Quantum technologies are the way of the future, but will that future ever arrive?
Maybe so. Physicists have cleared a bit more of the path to a plausible quantum future by constructing an elementary network for exchanging and storing quantum information. The network features two all-purpose nodes that can send, receive and store quantum information, linked by a fiber-optic cable that carries it from one node to another on a single photon.
The network is only a prototype, but if it can be refined and scaled up, it could form the basis of communication channels for relaying quantum information. A group from the Max Planck Institute of Quantum Optics (M.P.Q.) in Garching, Germany, described the advance in the April 12 issue of Nature. (Scientific American is part of Nature Publishing Group.)
Quantum bits, or qubits, are at the heart of quantum information technologies. An ordinary, classical bit in everyday electronics can store one of two values: a 0 or a 1. But thanks to the indeterminacy inherent to quantum mechanics, a qubit can be in a so-called superposition, hovering undecided between 0 and 1, which adds a layer of complexity to the information it carries. Quantum computers would boast capabilities beyond the reach of even the most powerful classical supercomputers, and cryptography protocols based on the exchange of qubits would be more secure than traditional encryption methods.
Physicists have used all manner of quantum objects to store qubits—electrons, atomic nuclei, photons and so on. In the new demonstration, the qubit at each node of the network is stored in the internal quantum state of a single rubidium atom trapped in a reflective optical cavity. The atom can then transmit its stored information via an optical fiber by emitting a single photon, whose polarization state carries the mark of its parent atom's quantum state; conversely, the atom can absorb a photon from the fiber and take on the quantum state imprinted on that photon's polarization.
Because each node can perform a variety of functions—sending, receiving or storing quantum information—a network based on atoms in optical cavities could be scaled up simply by connecting more all-purpose nodes. "We try to build a system where the network node is universal," says M.P.Q. physicist Stephan Ritter, one of the study's authors. "It's not only capable of sending or receiving—ideally, it would do all of the things you could imagine." The individual pieces of such a system had been demonstrated—atoms sending quantum information on single emitted photons, say—but now the technologies are sufficiently advanced that they can work as an ensemble. "This has now all come together and enabled us to realize this elementary version of a quantum network," Ritter says.
Physicists proposed using optical cavities for quantum networks 15 years ago, because they marry the best features of atomic qubits and photonic qubits—namely that atoms stay put, making them an ideal storage medium, whereas photons are speedy, making them an ideal message carrier between stationary nodes. But getting the photons and atoms to communicate with one another has been a challenge. "If you want to use single atoms and single photons, as we do, they hardly interact," Ritter adds.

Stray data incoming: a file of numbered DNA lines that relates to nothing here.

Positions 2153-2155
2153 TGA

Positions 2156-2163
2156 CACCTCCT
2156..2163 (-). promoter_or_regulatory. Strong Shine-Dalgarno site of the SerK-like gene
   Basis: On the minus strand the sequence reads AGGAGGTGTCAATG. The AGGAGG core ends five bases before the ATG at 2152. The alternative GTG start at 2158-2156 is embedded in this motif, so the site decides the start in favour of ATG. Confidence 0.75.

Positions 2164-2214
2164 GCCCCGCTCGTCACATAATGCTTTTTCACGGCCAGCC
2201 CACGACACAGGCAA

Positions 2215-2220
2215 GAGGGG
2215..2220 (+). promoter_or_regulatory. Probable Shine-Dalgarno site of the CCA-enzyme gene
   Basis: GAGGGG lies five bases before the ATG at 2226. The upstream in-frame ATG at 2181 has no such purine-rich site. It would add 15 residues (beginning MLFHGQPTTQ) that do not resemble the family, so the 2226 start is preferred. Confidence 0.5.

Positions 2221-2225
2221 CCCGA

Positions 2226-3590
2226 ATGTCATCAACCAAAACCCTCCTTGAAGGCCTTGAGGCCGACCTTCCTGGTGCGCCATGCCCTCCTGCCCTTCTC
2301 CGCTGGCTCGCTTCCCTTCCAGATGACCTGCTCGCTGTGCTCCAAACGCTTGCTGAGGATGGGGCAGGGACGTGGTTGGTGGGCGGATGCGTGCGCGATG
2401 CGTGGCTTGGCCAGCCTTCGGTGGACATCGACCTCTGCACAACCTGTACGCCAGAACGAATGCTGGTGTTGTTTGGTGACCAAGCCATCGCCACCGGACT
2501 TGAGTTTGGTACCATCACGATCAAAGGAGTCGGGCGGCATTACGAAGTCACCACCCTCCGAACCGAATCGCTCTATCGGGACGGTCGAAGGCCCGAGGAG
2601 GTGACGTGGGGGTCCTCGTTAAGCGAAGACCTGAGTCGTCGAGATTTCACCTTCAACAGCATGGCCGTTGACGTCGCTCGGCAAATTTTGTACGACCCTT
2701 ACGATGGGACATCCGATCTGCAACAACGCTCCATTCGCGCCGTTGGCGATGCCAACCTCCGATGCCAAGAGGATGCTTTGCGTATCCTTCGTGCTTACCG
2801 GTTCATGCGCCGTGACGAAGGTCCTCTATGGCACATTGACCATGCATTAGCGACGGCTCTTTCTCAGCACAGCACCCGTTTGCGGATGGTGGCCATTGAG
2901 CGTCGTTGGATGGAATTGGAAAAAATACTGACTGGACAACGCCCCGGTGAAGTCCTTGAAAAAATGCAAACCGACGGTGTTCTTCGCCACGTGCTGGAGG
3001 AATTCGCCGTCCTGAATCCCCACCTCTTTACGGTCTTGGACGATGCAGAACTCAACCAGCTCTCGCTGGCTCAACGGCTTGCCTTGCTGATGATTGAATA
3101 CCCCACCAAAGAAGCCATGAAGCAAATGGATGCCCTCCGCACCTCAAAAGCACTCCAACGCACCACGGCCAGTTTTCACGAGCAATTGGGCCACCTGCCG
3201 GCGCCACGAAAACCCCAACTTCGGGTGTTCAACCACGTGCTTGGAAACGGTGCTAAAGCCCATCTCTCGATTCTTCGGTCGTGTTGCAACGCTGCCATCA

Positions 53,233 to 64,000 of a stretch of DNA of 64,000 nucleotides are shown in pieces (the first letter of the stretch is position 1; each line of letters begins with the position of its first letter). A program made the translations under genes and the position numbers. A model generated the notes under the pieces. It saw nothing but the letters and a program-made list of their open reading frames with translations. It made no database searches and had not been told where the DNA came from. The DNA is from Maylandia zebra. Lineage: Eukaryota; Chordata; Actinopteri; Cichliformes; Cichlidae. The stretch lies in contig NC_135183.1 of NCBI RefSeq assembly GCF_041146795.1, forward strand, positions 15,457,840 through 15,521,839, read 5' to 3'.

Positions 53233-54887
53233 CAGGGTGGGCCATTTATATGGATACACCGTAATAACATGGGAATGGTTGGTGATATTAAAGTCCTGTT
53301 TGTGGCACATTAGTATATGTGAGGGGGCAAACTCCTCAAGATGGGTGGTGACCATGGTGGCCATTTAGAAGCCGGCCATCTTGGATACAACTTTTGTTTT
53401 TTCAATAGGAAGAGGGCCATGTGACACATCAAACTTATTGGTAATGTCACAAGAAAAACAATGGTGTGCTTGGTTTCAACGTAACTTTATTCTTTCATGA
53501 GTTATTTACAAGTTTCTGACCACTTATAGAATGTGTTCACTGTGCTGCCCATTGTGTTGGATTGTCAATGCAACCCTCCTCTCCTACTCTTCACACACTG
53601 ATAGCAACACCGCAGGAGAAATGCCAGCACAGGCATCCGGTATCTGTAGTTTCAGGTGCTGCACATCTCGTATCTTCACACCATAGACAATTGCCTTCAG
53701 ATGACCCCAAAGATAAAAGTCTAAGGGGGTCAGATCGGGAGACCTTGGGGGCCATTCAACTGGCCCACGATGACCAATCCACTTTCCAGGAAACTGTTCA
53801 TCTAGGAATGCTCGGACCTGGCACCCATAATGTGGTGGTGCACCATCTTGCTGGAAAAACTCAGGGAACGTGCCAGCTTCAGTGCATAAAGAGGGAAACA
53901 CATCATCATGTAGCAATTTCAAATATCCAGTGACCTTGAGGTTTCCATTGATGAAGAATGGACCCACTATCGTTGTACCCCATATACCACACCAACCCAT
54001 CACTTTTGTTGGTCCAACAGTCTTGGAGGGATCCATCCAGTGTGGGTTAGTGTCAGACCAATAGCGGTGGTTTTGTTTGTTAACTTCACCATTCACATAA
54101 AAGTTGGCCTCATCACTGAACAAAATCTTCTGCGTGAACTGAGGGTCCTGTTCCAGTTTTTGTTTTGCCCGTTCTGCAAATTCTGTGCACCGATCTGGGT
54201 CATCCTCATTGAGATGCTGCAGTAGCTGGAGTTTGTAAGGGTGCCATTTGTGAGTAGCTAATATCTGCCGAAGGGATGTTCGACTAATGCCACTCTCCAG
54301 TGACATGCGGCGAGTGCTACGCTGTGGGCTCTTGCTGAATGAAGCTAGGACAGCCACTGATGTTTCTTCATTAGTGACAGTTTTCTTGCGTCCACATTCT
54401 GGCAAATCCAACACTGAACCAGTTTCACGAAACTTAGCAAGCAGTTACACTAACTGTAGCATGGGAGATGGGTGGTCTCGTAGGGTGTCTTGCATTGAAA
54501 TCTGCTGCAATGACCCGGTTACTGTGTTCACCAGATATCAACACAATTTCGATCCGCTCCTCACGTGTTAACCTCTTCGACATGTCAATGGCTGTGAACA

That is where the optical cavity comes in. The mirrors of the cavity reflect a photon past the rubidium atom tens of thousands of times, boosting the chances of an interaction. "During this time, there's enough time to really do this information exchange in a reliable way," Ritter says. "The cavity enhances the coupling between the light field and the atom."
The M.P.Q. group put their prototype network through a series of tests—transferring a qubit from a single photon to a single atom and reversing the process to transfer information from an atom onto a photon. Combining those read/write operations, the physicists managed to transmit a qubit from one rubidium atom to another located in a separate laboratory 21 meters away, using a messenger photon as the carrier between nodes. (The actual length of optical fiber connecting the two nodes is 60 meters, because it snakes along an indirect route.)
A significant number of the photons get lost along the way, limiting the efficiency of the process. But in principle, optical fibers could connect nodes at greater distances. "We're absolutely not limited to these 21 meters," Ritter says. "This 21 meters is just the distance that we happened to have between the two labs."
The researchers also demonstrated that their photonic link can be used to entangle the two distant atoms. Quantum entanglement is a phenomenon by which two particles share correlated properties—in other words, the quantum state of one particle depends on the state of its entangled partner. Manipulating one of the particles, then, affects the other particle's state, even if it is located in another laboratory. Researchers hope that entanglement can be harnessed to circumvent the photon losses that come from passage through optical fibers. In a proposed application called a quantum repeater, a series of nodes, linked by entanglement, would extend the quantum connection down the line without depending on any one photon as the carrier.
Ritter acknowledges that the new work is simply a prototype, and one for which numerous improvements are possible. For instance, the transfer of a quantum state between labs succeeded only 0.2 percent of the time, owing to various inefficiencies and technical limitations. "Everything is at the edge of what can be done," he says. "All these characteristics are good enough to do what we've done, but there are clear strategies to pursue to make them even better."